Monday, April 30, 2012

baby gift for Darcy

{In Which I Sew A Bib and Changing Pad from Laminated Cotton, Have a Crisis, and Learn Something New}

My niece, Erin, recently had a beautiful little baby girl. I haven't met sweet little Darcy yet, but oh, I will soon. And just so my grabby sisters and nieces all know – IT'S GOING TO BE AUNT LARISSA'S TURN WITH THE BABY.

Ahem. The occasion called for a sweet handmade gift and so I thought I'd sew up a bib and a changing pad. I was excited about this. Easy, gratifying, cute, and let me just share that I've had a couple projects go south lately and I needed a win, people.

I just happened to have some beautiful Amy Butler Soul Blossom laminated cotton on hand and it turns out everything else I needed was waiting in my stash. (Which just reinforces my OCD compulsion to buy random spools of ribbon and bias tape.)

The laminated cotton means you can easily wipe the bib and the pad clean if needed, so this makes them ideal for being on the go. I have to confess I actually bought the laminated cotton by mistake online. I thought I was buying regular quilting fabric. It was a doofus move at the time but it sure came in handy for this project, and I'm glad I have some leftover to make something else with.

But. I had no idea that it doesn't just obligingly sew up like regular fabric, so after I got the bib cut out and pinned together, I couldn't figure out why it would NOT feed through the presser foot. It seemed to stick like glue. Which is in essence exactly what it does when laminate meets the shiny metal underside of the presser foot.

After several foiled attempts and several fruitless minutes spent adjusting foot pressure, stitch length and ripping out stitches (I loathe ripping out stitches), then the lowest point which was a bad idea involving baby powder, I crammed the bib in the trash and complained about it on my Facebook page. After just a few seconds this totally awesome Person Extraordinaire, Christina, gave me a link to FutureGirl's post about the very same problem. Keep in mind I've never sewn on oilcloth or vinyl so I had no idea there was anything such as a roller foot or a teflon foot, like I do now from other helpful commenters. Thanks, everybody! So after reading FutureGirl's extremely timely and low tech quick-fix, I cut out some blue painter's tape and stuck it on the bottom of the presser foot and suddenly I was back in business. Note: regular shiny clear tape does not work. It has to be dull tape, not shiny.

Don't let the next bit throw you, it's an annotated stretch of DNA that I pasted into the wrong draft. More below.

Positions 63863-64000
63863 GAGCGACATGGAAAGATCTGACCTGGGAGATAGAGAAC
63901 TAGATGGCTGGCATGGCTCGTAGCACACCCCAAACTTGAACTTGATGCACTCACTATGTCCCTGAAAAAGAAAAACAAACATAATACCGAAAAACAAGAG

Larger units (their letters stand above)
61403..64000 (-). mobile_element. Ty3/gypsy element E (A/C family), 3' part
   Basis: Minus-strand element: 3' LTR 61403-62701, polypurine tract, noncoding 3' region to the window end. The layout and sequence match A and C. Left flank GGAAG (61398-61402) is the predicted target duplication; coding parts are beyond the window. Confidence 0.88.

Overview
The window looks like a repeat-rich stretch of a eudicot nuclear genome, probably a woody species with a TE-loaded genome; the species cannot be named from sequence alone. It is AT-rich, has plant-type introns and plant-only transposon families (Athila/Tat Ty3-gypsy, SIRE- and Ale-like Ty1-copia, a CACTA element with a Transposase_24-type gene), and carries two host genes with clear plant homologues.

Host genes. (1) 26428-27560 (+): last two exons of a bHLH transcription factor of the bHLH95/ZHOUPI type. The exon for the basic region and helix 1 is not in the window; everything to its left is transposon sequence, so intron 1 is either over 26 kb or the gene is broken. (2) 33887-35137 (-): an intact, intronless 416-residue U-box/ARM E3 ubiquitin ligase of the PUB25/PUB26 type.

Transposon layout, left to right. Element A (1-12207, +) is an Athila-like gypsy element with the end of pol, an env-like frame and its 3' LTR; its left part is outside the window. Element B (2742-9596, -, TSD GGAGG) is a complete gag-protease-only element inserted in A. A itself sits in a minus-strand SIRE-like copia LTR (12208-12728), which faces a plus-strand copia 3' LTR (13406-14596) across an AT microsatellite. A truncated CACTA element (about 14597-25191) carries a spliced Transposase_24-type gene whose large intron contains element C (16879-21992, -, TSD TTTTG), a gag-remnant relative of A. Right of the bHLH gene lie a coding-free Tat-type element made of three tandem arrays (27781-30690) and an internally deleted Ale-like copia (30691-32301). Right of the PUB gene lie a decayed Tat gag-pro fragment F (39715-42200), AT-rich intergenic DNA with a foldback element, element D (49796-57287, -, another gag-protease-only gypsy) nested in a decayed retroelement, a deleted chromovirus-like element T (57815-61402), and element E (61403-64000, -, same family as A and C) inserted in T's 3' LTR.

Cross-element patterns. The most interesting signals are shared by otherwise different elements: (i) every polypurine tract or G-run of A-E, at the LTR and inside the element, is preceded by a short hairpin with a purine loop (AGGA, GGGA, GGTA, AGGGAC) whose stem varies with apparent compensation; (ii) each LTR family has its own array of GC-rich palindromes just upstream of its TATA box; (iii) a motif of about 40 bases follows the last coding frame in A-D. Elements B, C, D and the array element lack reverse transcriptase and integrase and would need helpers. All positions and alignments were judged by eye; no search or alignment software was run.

I feel I should say something poetic and profound about what happens when the immediacy of facebook is magically combined with the hive mind of valuable DIY knowledge on the internet, but I'll sum it all up and say it was less than twenty minutes from nasty temper flare to successfully finished bib.

If you are wondering, I used a couple of free patterns for the bib and changing pad:

Bib: Nested's free bib pattern has a pocket included and is designed for velcro closure, but I used a pearlized snap instead. Just FYI, I also did not construct it as suggested, but instead traced and used the outline as my stitch line when I sandwiched my uncut front and back fabric RST (I used a light table to line up the pocket in between those layers).

Changing Pad: SewTakeAHike's diaper changing pad tutorial gave me the rounded corner idea and the dimensions I needed, but instead of using velcro I added a ribbon tie, and mine is three layers: cotton laminate, batting, and chenille.

Wednesday, April 25, 2012

more floral cards

Still loving the tole painting look for cards. These were made with some punches, some hand drawn/hand cut shapes, a white pencil, an X-ACTO and some glue.

Hmm. I need to make a really big one for my mantel, I think.

Monday, April 23, 2012

the paper cart delivers

Well, the Sterilite carts arrived. In cardboard boxes that could have easily housed largish zoo animals (and which are currently occupied by my kids). I love the carts. LOVE THEM. As much as someone can love ugly plastic furniture, I love them. Because they work.

I always feel a bit hesitant to show pictures taken in my studio. I think I have an inferiority complex from all the stunning, color coordinated and neat-as-a-pin studio tours I've seen on blogs. Let me just be clear: my studio will never win any beauty awards. It's more about function than form. I'm trying to own that. I feel very lucky to even have a dedicated space to create, no matter how crowded and mismatched it is. That in itself is a huge blessing. Huge. But I digress.

The drawers had these nice, hinged lids on them. Which I spent a few minutes popping off with a flathead screwdriver. It seemed a shame. But I wanted easy access and didn't want to have to take the drawers completely out in order to get to the paper.

I stacked the two units together and installed the casters on the bottom unit. Which are a really nice feature because it's helpful to move the cart out of the way when I'm not doing a paper project.